Hippocampal activity in health and disease
The main goal of our lab is to understand the function of the hippocampal and para-hippocampal circuits in the normal and the epileptic brain. We are interested on how complex patterns of activity are produced with a special emphasis in the cellular and synaptic rules that govern circuit dynamics. To tackle these questions we use different in vivo and in vitro preparations and exploit modern techniques for selective interrogation of neuronal circuits, including cell-type specific opto and chemogenetics. We combine electrophysiological tools with behavioral assessments to relate microcircuit function and dysfunction with cognition. We focus in different forms of activity, including several types of oscillations (ripples, fast ripples, theta and gamma) and epileptiform events.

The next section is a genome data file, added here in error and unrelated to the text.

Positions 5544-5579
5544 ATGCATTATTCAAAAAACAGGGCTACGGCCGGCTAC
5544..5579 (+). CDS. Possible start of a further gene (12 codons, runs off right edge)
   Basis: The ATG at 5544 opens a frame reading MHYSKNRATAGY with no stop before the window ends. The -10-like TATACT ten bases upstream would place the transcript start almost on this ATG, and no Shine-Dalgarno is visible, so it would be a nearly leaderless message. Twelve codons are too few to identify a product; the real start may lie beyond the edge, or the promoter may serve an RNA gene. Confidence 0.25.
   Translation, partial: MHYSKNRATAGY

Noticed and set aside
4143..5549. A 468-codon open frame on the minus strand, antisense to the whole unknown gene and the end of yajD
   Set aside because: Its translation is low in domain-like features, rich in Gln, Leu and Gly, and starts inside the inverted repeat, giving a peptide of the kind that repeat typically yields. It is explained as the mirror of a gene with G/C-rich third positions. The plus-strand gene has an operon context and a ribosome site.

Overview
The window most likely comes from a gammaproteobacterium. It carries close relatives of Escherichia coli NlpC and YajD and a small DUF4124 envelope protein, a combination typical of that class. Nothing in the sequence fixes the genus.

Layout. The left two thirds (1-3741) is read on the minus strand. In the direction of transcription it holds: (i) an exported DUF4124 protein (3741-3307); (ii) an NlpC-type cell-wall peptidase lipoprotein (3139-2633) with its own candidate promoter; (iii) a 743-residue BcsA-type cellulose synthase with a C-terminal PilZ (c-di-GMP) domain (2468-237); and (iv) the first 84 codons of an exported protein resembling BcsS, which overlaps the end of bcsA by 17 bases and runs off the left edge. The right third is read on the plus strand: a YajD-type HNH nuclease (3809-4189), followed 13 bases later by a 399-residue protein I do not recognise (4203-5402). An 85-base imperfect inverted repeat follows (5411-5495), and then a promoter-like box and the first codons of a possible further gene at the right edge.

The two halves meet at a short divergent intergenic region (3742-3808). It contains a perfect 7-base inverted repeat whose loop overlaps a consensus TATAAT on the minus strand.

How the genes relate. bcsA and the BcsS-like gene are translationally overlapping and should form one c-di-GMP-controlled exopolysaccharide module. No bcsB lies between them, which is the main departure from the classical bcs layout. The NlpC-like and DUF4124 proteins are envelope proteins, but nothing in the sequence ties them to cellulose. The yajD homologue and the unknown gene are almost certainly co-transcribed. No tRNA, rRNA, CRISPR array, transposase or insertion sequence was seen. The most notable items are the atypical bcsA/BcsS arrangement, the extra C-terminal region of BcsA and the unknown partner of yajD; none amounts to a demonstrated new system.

Deep-superficial dynamics of hippocampal microcircuits
Hippocampal operation has been traditionally viewed from the tri-synaptic microcircuit perspective. Following our recent discovery of a functional regionalization of CA1 pyramidal cell activity during hippocampal ripples in deep and superficial CA1 sublayers (Valero et al. Nat Neu 2015), we aim to understand the neurophysiological basis and cognitive implications. We are now embarked in better understading how deep and superficial sublayers operate and what different role they play in cognition.
Understanding diseases of the human hippocampus
We aim to translate our research to the human epileptic condition in collaboration with our clinical partners in Paris and Madrid. We use in vivo and in vitro (hippocampal slices) electrophysiological and imaging approaches, that we combine with immunostaining studies and gene expression analysis to identify different neuronal populations in the human hippocampus. Our purpose is to better understand the epileptic condition and to identify new therapeutic approaches.